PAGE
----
The Executive Board of the International Monetary Fund (IMF) approved today a disbursement of US$88.327 million (SDR 69.40 million) to Malawi under the new Food Shock Window of the Rapid Credit Facility.
Malawi is the first low-income country to make use of the Food Shock Window since it was adopted by the Executive Board last month.
At the same time, the Executive Board discussed a new Staff-Monitored Program (SMP) for Malawi, which was approved by the Management of the IMF on November 11th.
“Malawi is the first low-income country to make use of Food Shock Window since it was adopted by the Executive Board last month. At the same time, Executive Board discussed a new Staff Monitor Program for Malawi, which was approved by the management of the IMF on November 11th. The discussion was held in the context of Malawi’s challenging economic and humanitarian situation to cyclones and hikes in fuel and fertilizer prices at the beginning of this year affected agricultural production and contributed to high food prices and food insecurity. To this end, the approved financing, along with the SMP are testament of the support of the IMF and the international community to Malawi and its ambitious macroeconomic adjustment and reform program. This support, along with the additional financing from other institutions and donors, should ease Malawi’s financial difficulties and improve the food security situation,” said Mika Saito, Malawi’s Mission Chief at the IMF.
Concurrently, the Executive Board discussed a 12-month Staff-Monitored Program (SMP) for Malawi, which was approved by the Management of the IMF on November 11. With timely implementation of the program, the SMP would help the authorities establish a track record of policy implementation, possibly paving the way to an IMF-supported upper credit tranche (UCT) program.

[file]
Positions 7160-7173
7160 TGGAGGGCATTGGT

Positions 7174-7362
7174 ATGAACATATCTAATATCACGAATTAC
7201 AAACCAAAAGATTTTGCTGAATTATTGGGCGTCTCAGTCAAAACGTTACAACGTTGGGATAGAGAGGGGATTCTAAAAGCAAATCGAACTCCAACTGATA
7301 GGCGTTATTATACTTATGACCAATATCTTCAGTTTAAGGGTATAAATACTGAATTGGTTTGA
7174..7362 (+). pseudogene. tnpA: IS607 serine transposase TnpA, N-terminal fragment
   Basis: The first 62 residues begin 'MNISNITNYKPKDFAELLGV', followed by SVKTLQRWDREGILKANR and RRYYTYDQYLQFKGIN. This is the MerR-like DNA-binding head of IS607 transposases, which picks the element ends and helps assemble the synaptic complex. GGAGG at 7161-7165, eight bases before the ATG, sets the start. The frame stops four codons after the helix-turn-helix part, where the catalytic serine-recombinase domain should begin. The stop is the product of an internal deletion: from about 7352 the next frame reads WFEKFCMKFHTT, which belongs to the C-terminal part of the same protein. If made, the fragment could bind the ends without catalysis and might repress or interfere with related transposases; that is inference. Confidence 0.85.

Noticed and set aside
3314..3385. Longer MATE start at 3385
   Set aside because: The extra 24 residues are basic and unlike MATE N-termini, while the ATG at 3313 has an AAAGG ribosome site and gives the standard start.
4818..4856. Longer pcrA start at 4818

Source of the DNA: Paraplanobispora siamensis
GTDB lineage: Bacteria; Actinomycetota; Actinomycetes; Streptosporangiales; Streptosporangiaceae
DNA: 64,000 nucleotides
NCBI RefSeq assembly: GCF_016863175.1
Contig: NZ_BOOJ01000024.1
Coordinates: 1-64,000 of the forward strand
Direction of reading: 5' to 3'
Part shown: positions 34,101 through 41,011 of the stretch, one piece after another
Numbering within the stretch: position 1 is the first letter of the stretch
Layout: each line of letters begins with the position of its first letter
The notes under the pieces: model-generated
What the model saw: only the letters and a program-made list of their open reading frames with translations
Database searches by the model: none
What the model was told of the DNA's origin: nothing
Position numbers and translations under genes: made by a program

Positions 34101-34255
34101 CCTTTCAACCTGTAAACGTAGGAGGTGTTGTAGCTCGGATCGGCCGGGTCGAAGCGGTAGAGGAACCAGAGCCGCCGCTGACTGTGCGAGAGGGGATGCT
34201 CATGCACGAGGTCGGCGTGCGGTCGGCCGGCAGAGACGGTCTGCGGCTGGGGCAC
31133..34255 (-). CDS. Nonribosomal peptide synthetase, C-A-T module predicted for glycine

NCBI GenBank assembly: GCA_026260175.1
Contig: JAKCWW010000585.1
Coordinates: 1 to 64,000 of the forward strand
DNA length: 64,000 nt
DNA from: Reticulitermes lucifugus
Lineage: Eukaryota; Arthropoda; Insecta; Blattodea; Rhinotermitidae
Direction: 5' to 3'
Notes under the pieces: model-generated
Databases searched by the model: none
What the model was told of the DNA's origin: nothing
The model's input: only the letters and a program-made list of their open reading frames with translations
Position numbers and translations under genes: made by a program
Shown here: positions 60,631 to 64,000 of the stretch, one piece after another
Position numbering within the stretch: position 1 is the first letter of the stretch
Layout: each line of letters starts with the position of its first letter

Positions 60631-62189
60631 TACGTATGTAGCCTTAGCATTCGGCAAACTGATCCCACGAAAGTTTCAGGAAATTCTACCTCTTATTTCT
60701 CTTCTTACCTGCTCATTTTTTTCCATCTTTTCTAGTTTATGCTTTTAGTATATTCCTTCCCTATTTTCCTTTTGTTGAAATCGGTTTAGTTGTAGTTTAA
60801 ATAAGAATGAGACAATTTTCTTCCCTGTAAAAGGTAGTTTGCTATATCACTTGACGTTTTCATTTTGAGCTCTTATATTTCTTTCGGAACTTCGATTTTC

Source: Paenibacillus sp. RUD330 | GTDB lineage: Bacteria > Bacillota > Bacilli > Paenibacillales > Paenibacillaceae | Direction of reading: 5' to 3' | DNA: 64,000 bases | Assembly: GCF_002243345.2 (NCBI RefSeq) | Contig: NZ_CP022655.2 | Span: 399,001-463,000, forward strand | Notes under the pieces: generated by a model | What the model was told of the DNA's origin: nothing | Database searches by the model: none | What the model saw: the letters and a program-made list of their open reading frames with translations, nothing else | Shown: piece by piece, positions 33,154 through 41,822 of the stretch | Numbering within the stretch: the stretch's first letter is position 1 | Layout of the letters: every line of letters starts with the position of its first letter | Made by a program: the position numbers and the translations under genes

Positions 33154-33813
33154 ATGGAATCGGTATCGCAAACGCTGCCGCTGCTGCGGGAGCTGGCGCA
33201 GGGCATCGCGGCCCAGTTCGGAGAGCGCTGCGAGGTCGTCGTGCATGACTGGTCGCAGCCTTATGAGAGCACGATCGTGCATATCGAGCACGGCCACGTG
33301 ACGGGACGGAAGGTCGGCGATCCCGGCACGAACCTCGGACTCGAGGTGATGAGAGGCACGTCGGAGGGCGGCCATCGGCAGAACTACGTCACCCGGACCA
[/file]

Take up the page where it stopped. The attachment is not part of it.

“An SMP is a program that countries request when they need to build a track record towards a Board endorsed arrangement, for example, an Extended Credit Facility, ECF arrangement. For IMF’s management to approve an SMP for Malawi, therefore, is not new in itself. What is new is that the Executive Board discussed this SMP at its inception. This discussion took place for two reasons. First, there are concerted international efforts by creditors and donors to provide substantial new financing, grants and debt relief. Second, Malawi has significant outstanding fund credit under emergency financing instruments,” added Saito.
The Executive Board, which recently amended the policy for SMPs to allow for Program Monitoring with limited Board involvement (PMB) on October 4, 2022, assessed that Malawi’s policy program is sufficiently robust to meet the stated objectives under the SMP and that its implementation is expected to achieve the purpose of building a track record toward a Upper Credit Tranche quality Fund arrangement.
“Malawi’s SMP discussed has five key objectives. First, enforcing fiscal discipline. It would be supported by a realistic fiscal budget and timely production of comprehensive fiscal reports. Second, restoring price stability. Recent hikes in inflation are adversely affecting lives of 20 million Malawians, half of whom are already living in poverty. Third, rebuilding official foreign exchange reserves. This should help improve market sentiment and normalize the foreign exchange market. Fourth, restoring debt sustainability. A concerted effort among authorities, the creditors and the international development partners will be crucial in achieving this goal. Fifth, and finally, addressing weaknesses in governance and institutions. This will play a critical role in achieving all four objectives. The Executive Board assess that Malawi’s SMP is sufficiently robust to meet its objectives and to build a track record towards an ECF arrangement,” said Saito.
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